On the other hand, Suez has not backtracked on increasing its footprint in Africa. On its website, the company states that it has built 500 water treatment plants on the continent. More than 80% of capital cities in Africa are supplied by a Suez Group plant. More so, the group is currently building a dozen water plants in Kenya, Senegal, Angola, Uganda, and Algeria. In Senegal, the Group is active in water services through the leasing contract for the production and distribution of drinking water in urban and peri-urban areas. The company also has contracts for the operation and maintenance of the largest wastewater treatment plants in Cairo and Alexandria, Egypt. In Morocco, the company is a leader in industrial waste management, while in 2022 it acquired South Africa’s largest waste management company Enviroserve. That same year after its acquisition, EnviroServe was awarded an $89 million waste management contract by French multinational Total Energies in Uganda’s Tilenga oil project where the latter is the main contractor.
A document from the University of Pennsylvania – African Studies Center published in 2001 detailed a number of African countries that received loans from the World Bank and IMF with water privatization conditions attached to it. The document stated, “The significance of finding such a high number of conditions relating to water privatization and water cost recovery in IMF loans is twofold. First, in the hierarchy of international financial institutions the IMF is at the top. Compliance with IMF conditions enables governments to receive the ‘seal of approval’ that permits access to other international creditors and investors. Thus, IMF conditions weigh especially heavily upon borrowing governments.
Second, it is quite common that World Bank loans have, as their first condition, compliance with certain IMF conditions. This is known as ‘cross conditionality.’ In the division of labor between the two institutions, it is the World Bank that has primary responsibility for ‘structural’ issues such as the privatization of state-owned companies. Therefore, it can be presumed that in every country where IMF loan conditions include water privatization or full cost recovery, there are corresponding World Bank loan conditions and water projects that are implementing the financial, managerial, and engineering details required for such ‘restructurings.’”
Through the Angola Staff Monitored Program, the IMF set its structural benchmark as the adjustment of electricity and water tariffs in accordance with formulas agreed with the World Bank. Under the Poverty Reduction and Growth Facility, Benin was instructed to privatize its water and electricity distribution company. In Guinea-Bissau’s IMF funded Emergency Post Conflict Policy, the structural benchmark was the transfer of electricity and water management to a private company. In Niger’s Poverty Reduction and Growth Facility, the IMF condition was the divestment and privatization of the four largest government enterprises which included water, electricity, telecommunications, and petroleum. Under Rwanda’s Poverty Reduction and Growth Facility, the country was directed to transfer its water and electricity company, Electrogaz, into private management. Luckily, the country managed to get the company back and it is currently being run as a state-owned entity.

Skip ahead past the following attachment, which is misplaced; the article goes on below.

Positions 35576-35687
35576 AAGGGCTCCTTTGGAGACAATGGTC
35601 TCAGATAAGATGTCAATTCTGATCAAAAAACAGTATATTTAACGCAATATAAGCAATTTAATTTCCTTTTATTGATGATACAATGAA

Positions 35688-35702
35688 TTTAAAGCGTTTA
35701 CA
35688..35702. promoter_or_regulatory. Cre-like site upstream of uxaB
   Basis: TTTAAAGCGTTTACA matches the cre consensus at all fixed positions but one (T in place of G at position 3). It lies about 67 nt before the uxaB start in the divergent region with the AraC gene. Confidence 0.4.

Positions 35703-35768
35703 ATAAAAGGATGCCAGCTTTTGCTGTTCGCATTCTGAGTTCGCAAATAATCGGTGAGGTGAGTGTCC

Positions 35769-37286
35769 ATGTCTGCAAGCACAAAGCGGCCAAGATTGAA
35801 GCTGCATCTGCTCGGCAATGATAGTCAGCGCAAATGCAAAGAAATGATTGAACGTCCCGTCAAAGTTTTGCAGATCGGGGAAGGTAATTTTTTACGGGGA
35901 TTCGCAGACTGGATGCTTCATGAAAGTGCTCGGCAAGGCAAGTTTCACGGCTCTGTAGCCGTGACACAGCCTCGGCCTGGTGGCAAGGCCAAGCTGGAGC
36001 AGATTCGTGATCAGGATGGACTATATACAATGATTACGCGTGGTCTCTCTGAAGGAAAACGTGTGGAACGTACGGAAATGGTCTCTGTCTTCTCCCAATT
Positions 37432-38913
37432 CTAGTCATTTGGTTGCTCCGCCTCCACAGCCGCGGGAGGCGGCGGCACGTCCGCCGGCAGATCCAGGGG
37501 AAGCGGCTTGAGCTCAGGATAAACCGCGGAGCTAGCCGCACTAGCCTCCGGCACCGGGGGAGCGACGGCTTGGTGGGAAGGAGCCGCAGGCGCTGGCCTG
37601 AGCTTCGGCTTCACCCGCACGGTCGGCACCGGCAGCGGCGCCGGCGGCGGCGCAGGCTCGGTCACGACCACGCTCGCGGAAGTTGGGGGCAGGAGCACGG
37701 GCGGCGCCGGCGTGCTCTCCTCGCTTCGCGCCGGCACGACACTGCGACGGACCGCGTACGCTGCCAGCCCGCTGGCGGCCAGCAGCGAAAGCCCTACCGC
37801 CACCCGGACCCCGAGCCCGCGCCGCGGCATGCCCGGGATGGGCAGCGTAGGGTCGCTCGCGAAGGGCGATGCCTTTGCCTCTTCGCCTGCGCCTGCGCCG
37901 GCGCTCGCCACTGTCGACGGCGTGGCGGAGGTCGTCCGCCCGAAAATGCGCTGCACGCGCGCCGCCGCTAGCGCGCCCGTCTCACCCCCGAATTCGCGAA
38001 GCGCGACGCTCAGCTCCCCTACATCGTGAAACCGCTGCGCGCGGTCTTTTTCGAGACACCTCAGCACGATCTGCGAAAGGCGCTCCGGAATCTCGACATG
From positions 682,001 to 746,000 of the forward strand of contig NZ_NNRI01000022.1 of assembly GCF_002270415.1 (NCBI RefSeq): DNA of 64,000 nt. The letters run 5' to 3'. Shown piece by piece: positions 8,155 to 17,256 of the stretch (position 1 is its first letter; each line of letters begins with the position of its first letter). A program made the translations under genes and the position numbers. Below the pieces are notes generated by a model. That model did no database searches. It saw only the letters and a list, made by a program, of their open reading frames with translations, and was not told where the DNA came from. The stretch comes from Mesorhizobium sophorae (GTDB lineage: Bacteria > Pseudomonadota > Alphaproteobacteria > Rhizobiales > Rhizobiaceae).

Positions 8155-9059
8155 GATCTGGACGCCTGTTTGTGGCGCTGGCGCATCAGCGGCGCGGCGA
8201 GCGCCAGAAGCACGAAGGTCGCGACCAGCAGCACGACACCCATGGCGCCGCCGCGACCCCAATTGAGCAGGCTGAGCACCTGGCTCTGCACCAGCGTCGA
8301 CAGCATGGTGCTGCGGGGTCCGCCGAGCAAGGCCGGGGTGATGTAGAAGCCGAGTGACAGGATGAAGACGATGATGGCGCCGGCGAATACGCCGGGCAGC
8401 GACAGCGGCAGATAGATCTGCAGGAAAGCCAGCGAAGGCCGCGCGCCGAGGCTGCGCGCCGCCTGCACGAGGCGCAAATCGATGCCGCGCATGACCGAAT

Sao Tome and Principe, Senegal, and Tanzania were the other beneficiaries of the Poverty Reduction and Growth Facility from IMF with conditions being the adjustment of water and electricity rates brought into operation by a decree while the World Bank managed the process of restructuring, leasing, concession, and full privatization of the water and electricity entities. Among other conditions, Senegal was instructed to create fertile conditions for private players to participate in the water market. The condition for Tanzania’s HIPC debt relief was the assignment of Dar es Salaam’s Water and Sewage Authority to private management companies.
With Africa currently having its worst leadership crisis in history, the threat of industrial scale water privatization is too big to ignore. African citizens must participate in organizations fighting against privatization of this precious resource.
Organizations like Our Water-Our Right Africa Coalition have been engaging in protests against the IMF and World Bank’s cunning ways. Civil society groups and trade unions in Nigeria mobilized against the World Bank-promoted water bill which seeks to mandate public-private partnerships in water management. As recent as March 2023, the UN Water Conference had a panel on water investments for Africa. The panel consisted of Senegalese President Macky Sall, Namibian President Hage Geingob, Former Tanzanian President Jakaya Kikwete, and Netherland Prime Minister Mark Rutte who would micromanage the apparatchiks. The panel’s task was to produce a report that would inform the Africa water investment plan that will be developed for launch during the 78th UN General Assembly in September 2023.
It is obvious that the IMF and World Bank will lead those investments into the further privatization of Africa’s water resources with 2030 being the target for imperial wholesomeness. All Africans have a duty to prevent this impending catastrophe from driving us into extinction.